Marijuana History in the 80s and 90s
In the 1980s, President Ronald Reagan implemented the Anti-Drug Abuse Act, further escalating penalties for cannabis offenses. In 1989, President George Bush Sr. declared a “New War on Drugs” to intensify anti-cannabis initiatives. However, during this time, the Drug Enforcement Administration’s (DEA) Chief Administrative Law Judge, Francis Young, acknowledged the safety and therapeutic qualities of marijuana. He even recommended rescheduling cannabis to a less restrictive classification, although his recommendation was denied. In the late 90s, President Bill Clinton’s administration spent a significant amount of money on anti-drug TV campaigns. Despite the prevalent anti-cannabis sentiment during this period, there were notable achievements, such as the passing of Proposition 215 in California, which legalized medical cannabis.
Medical and Adult-Use Cannabis Legalization
From the late 90s onwards, several states began legalizing medical cannabis through their state legislature. In 2012, Colorado and Washington made history by being the first states to legalize cannabis for adult-use. Colorado’s Amendment 64 allowed individuals over 21 years old to possess and purchase cannabis, while Washington’s Initiative 502 permitted the limited sale of cannabis products to adults. These events marked a significant turning point in marijuana’s history and prompted further legalization efforts in other states.
The History of Cannabis in Pop Culture
Throughout the years, cannabis maintained a significant presence in pop culture. Numerous movies, TV shows, and music albums have referenced cannabis, becoming beloved by cannabis enthusiasts. Music and movies complement the euphoric experience of being high. Here are just a few highlights of cannabis in pop culture:
Pop Culture Cannabis Highlights
Reefer Madness (1936) – A melodramatic film portraying the alleged consequences of marijuana use, which has become a cult classic.
Jimi Hendrix – “Purple Haze” (1970) – A classic song associated with cannabis, known for its psychedelic sound.
Bob Marley – “Sun Is Shining” (1971) – A track by Bob Marley that is often enjoyed by cannabis enthusiasts.
Up in Smoke (1978) – A comedy film starring Cheech and Chong, popularizing stoner culture and humor.
Dazed and Confused (1993) – A coming-of-age film set in the 70s, showcasing the cannabis culture of that era.
Weeds TV Series (2005-2012) – A popular TV series centered around the life of a suburban widow who becomes a marijuana dealer.
Atlanta TV Series (2016-2022) – A surreal comedy series that is enjoyable to watch while high, featuring thought-provoking and unconventional storytelling.
Cannabis in America Today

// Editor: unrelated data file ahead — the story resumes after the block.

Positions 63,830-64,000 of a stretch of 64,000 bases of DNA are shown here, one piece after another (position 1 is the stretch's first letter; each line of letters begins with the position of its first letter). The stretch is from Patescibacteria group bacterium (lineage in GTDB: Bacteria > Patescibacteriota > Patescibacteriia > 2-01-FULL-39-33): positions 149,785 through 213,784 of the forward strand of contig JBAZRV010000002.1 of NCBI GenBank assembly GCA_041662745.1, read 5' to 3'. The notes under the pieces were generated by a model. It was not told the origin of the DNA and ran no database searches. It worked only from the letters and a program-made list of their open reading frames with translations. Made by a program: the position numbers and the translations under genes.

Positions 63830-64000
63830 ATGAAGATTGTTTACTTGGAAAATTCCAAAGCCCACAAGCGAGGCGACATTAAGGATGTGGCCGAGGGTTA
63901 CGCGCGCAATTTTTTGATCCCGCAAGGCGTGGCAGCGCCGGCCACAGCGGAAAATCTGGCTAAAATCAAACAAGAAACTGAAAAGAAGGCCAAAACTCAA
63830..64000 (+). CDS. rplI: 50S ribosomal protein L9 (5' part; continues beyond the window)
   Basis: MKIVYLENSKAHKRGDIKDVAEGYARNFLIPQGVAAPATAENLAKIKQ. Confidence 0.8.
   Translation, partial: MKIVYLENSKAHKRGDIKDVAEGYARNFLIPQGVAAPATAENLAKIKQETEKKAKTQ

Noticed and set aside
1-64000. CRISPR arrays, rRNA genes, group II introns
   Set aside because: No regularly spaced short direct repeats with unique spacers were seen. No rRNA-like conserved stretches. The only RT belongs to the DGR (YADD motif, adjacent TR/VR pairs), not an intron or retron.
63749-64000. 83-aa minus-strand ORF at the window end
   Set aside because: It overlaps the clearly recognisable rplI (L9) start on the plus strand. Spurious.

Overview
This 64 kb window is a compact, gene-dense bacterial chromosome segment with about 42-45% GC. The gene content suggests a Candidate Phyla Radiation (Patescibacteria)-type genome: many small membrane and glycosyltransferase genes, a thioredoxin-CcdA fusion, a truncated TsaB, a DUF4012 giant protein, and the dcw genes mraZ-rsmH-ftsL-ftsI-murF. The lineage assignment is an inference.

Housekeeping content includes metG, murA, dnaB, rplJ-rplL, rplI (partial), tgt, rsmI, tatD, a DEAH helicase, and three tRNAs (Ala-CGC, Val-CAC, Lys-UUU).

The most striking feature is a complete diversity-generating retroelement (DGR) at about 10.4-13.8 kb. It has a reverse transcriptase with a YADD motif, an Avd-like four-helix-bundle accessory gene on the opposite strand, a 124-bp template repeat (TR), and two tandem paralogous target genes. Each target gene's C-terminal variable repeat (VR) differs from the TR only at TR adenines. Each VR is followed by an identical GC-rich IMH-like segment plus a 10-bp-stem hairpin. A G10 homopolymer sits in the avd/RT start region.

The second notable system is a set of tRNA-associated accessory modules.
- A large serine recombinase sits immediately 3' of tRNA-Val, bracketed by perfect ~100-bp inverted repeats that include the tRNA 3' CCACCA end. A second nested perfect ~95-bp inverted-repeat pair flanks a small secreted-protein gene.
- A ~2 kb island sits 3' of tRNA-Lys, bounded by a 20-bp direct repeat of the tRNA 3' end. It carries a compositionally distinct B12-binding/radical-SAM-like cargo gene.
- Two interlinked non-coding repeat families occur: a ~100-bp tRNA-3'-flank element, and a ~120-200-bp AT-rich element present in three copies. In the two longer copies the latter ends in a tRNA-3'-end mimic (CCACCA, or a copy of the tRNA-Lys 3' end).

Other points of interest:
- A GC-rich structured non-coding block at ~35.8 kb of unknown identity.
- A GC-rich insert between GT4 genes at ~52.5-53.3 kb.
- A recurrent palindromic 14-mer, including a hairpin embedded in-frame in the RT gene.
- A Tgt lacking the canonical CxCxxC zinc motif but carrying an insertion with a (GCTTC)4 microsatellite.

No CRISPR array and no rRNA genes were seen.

While there is still progress to be made, many strides have been taken in recent years. Currently, cannabis is legal for medical or recreational use in 38 states. Medical marijuana is legal in 38 states, and adult-use cannabis is legal in 21 states. Although cannabis is still prohibited at the federal level, there is growing public support for its legalization, with 88% of Americans favoring it. It is clear that the nation is moving towards complete legalization.
We hope this overview of the history of marijuana has provided you with valuable insights. If you are interested in delving further into the subject, we recommend exploring Green Flower Media’s Fundamentals of Cannabis Certificate Program.
With the increasing acceptance of marijuana, the cannabis industry is experiencing substantial growth. If you are interested in joining the industry and becoming a part of cannabis history, now is the perfect time to pursue a cannabis career.
1. How old is cannabis?
Cannabis is believed to be one of the earliest domesticated crops, with its cultivation dating back over 8,500 years in China.
2. What was cannabis primarily used for historically?
Historically, cannabis was primarily used for its fiber to create products such as rope and sailcloth. It was not commonly used for recreational purposes.
3. When did the criminalization of cannabis begin?
The criminalization of cannabis began in the early 1900s, with the association of cannabis use with Mexican immigrants leading to its vilification and prohibition.
4. When did cannabis start being legalized?
The legalization of cannabis for medical use began in the late 1990s, with California being the first state to legalize medical marijuana with Proposition 215 in 1996. The legalization of adult-use cannabis started in 2012, with Colorado and Washington being the first states to legalize recreational marijuana.
5. How many states have legalized cannabis?
Currently, 38 states have legalized medical marijuana, and 21 states have legalized adult-use cannabis.